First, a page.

Control of Grasshoppers on Rangeland in the United States: A Perspective

George B. Hewitt, Jerome A. Onsager
1983 Journal of range management  
The periodical ravages of locusts and grasshoppers have been sufficiently documented through history that it is easy to appreciate the seriousness of such outbreaks. We believe, however, that most people grossly underestimate the forage resources that are destroyed annually by typical "noneconomical" populations of grasshoppers. The western range comprises abouf 262 million ha, most of which is suitable habitat for grasshoppers. The grasshoppers annually destroy at least 21-23% of available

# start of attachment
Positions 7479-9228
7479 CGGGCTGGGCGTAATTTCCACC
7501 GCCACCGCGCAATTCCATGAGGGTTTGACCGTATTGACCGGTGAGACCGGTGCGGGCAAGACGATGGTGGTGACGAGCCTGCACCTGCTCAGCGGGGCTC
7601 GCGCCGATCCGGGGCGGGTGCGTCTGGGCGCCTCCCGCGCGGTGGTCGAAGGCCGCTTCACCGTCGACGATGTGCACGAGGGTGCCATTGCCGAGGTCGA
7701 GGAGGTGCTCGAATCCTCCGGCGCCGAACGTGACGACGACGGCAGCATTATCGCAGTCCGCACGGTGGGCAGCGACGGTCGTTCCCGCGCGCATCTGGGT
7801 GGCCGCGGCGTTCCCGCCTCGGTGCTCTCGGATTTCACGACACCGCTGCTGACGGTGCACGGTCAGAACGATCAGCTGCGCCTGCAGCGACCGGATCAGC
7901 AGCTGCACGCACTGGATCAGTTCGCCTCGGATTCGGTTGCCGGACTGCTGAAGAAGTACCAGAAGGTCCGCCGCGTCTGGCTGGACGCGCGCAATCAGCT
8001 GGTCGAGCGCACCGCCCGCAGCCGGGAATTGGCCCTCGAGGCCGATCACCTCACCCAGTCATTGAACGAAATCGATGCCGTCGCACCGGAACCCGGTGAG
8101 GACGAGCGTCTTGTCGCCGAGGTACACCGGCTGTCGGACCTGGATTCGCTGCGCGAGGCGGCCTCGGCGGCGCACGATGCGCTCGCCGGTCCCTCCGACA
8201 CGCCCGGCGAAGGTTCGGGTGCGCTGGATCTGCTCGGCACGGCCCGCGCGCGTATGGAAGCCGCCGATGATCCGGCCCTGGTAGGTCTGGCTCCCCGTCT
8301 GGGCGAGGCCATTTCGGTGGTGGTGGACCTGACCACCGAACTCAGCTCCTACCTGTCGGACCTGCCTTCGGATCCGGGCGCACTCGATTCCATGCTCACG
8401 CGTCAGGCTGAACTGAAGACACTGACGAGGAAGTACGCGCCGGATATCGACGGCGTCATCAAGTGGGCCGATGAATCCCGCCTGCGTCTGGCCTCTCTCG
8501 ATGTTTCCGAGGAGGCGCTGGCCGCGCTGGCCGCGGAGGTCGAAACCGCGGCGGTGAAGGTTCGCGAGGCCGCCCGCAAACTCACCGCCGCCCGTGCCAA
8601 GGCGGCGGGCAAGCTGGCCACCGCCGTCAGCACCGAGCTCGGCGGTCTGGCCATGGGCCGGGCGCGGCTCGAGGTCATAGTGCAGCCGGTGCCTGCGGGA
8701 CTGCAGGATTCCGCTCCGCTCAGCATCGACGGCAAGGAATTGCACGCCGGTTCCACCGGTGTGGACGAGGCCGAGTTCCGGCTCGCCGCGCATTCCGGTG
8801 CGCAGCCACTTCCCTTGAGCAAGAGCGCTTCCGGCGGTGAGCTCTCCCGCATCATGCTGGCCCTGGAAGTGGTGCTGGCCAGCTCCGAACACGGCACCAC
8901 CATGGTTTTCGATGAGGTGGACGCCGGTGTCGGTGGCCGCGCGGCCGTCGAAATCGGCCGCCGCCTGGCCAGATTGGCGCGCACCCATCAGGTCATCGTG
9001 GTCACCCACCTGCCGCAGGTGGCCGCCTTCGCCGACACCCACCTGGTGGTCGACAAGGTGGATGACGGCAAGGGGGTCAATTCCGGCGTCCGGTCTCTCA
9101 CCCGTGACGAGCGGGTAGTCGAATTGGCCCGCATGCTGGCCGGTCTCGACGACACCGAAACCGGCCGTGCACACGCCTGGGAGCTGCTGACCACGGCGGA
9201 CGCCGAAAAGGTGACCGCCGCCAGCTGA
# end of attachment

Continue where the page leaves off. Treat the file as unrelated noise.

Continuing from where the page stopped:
more » ... 3% of available range vegetation. That would represent a loss of about S393 million/year if that vegetation could otherwise be utilized by livestock. Current control measures are not economical on about 80 million ha because treatment cost far exceeds the value of forage that is produced. Most control programs are likely to be executed on about 160 million ha that produce forage worth about $2.50 -S7.50/ha. Significant forage destruction begins during the 3rd nymphal instar. This occurs just before maturation of many important species of grass. Thus, grasshoppers do not generally inhibit forage production; rather, they hasten decomposition of the standing crop of forage. When control measures become necessary, they should be initiated as soon as possible after the majority of grasshoppers become 3rd instars. Later treatments cannot recover forage that has already been destroyed; they simply prevent further destruction.
doi:10.2307/3898163 fatcat:cd2vjldd6nbqjdt2gqjoi4r5li